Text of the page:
Immigration Reform Examiner
In 2005, the Bush administration used U.S. combat troops to patrol the borders which define Iraq. In fact, at the time, he announced that there would be a complete lockdown on Iraq's borders during that nation's elections. Obama is now using our troops in that same capacity, as well as in providing border security for Afghanistan.
While protecting the borders of foreign lands has been a priority for both Presidents Bush and Obama, neither has ever shown a portion of that commitment to their own country.
Rather than sending a few hundred National Guardsmen to the nearly 2,000 mile-long border, functioning under orders to step aside when confronted with those who cross our border illegally (Even when they are armed drug smugglers.), the way Bush did, we should send 30,000 troops to the U.S./Mexican border immediately.
If that number of troops, along with their tanks, helicopters, and U.S. Air Force over-flights were utilized along the border, illegal entries would come to a sudden, screeching halt.
Where would the personnel come from?
We could simply take the troops from Germany, where 30,000 of our troops are stationed, or from South Korea, where a similar number now work for the protection of the Korean peninsula, rather than for that of the American southwest.
Between Iraq and Afghanistan, we now have about 200,000 troops deployed, with many of those soldiers on their fourth and fifth tour of duty. Despite the death of 5,300 U.S. soldiers, any reasonable American would be hard-pressed to explain the achieved benefits to this nation, in either of those two countries.
Conversely, the benefits from using our military to defend our border with Mexico would be immediately visible, particularly by this country’s police officers.
Units of the Mexican military regularly cross the border into this country. The well-armed units escort drug and human smugglers and even fire upon U.S. Border Patrol agents. It is estimated that Latin American drug cartels spend more than $500 million annually, paying off high-ranking Mexican military and police officials.
Former Congressman Tom Tancredo (R-CO) said in a 2002 interview: "There's no doubt Mexican military units along the border are being controlled by drug cartels, and not by Mexico City. The military units operate freely, with little or no direction, and several of them have made numerous incursions into the United States."
In January 2008, the Department of Homeland Security reported that since 1996, there had been 278 known incursions by the Mexican military into the United States. They are often seen providing armed escort to drug smugglers. Incredibly, the Mexican military now enters our nation at will, with no response from the U.S. government.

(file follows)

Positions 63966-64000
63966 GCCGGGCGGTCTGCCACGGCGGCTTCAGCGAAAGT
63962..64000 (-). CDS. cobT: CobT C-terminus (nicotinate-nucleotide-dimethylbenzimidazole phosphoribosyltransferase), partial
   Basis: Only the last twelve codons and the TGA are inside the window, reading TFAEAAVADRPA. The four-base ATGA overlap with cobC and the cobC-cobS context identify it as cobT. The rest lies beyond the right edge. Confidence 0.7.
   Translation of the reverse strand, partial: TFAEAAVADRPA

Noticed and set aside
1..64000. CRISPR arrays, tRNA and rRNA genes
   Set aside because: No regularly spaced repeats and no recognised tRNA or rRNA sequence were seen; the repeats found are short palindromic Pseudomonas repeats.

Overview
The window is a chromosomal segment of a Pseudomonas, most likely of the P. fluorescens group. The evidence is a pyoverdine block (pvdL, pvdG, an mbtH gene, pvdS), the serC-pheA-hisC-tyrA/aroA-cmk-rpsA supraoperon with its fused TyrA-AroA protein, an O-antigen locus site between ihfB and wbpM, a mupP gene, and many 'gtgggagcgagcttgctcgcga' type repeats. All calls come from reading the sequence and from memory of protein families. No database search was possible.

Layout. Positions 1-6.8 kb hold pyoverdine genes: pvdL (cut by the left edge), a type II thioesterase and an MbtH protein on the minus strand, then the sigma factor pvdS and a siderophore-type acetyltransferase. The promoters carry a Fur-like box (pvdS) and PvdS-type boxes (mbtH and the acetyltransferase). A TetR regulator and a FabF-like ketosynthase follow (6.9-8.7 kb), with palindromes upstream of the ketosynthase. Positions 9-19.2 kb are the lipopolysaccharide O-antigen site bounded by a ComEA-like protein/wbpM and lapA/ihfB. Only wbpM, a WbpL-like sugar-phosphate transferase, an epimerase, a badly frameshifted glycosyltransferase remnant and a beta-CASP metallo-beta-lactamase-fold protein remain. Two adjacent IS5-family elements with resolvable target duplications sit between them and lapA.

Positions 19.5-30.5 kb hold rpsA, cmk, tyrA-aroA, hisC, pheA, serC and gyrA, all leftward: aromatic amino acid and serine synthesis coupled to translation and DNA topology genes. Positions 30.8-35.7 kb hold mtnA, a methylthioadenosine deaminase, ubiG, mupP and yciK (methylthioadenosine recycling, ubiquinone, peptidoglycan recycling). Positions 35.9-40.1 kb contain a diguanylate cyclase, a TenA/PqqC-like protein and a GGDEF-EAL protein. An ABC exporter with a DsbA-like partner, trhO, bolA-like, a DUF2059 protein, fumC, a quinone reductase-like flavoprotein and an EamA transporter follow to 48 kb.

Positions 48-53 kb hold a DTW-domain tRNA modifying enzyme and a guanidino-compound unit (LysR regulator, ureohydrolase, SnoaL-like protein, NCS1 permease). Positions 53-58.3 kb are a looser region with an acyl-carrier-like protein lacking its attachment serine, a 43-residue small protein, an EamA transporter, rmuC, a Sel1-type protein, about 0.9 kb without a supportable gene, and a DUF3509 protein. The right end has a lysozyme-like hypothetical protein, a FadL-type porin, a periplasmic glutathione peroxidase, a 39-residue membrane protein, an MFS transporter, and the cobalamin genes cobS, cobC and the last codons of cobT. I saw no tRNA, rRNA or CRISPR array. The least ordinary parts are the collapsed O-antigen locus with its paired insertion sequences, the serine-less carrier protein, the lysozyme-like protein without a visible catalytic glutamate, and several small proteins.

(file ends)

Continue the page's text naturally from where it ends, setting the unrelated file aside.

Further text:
Illegal aliens account for 29 percent of our total prison population. Many more Mexican criminals still roam our streets. The 18th Street Gang, and MS-13 have already taken over the streets of Los Angeles, now they are staking-out territory across the country. One million Mexican criminals is the equivalent to 50 divisions of enemy soldiers within this country.
U.S. Attorney General Eric Holder has stated: “International drug trafficking organizations pose a sustained, serious threat to the safety and security of our communities. We can provide our communities the safety and the security that they deserve only by confronting these dangerous cartels head-on without reservation.”
Holder’s statement was made during a press conference following a February 2009 nationwide raid, which netted 750 drug cartel operatives.
A 2009 Justice Department report identified 231 U.S. cities in which the cartels now operate. The list stretches from Tucson, AZ (Federation, Juarez) to Buffalo, NY (Gulf Coast).
While it is not surprising that drug cartel activity is occurring in American cities close to the largely unprotected U.S-Mexican border, it may be shocking to some that the Atlanta, GA area has become the site of major operations for the drug cartels.
According to the Justice Department's National Drug Intelligence Center, more than one cartel has adopted Atlanta as their principal distribution center for the east coast.
During 2008, the Drug Enforcement Administration seized $70 million in cash in Atlanta, which surpassed every other U.S. region. By March, over $30 million had been seized in Atlanta for 2009, as compared to $19 million in Los Angeles, and $18 million in Chicago.
Jack Killorin, head of the Office of National Drug Control Policy's federal task force in Atlanta, recently told USA Today: "The same folks who are rolling heads in the streets of Ciudad Juárez are operating in Atlanta.”
The Mexican border could and should be made a permanent duty station for U.S. troops. This would allow the Border Patrol to fully staff the official entry points, which would dramatically reduce the amount of drugs and number of criminals coming into this country through those checkpoints on a daily basis.
We have the resources to defend this nation, we need only the political will to do so.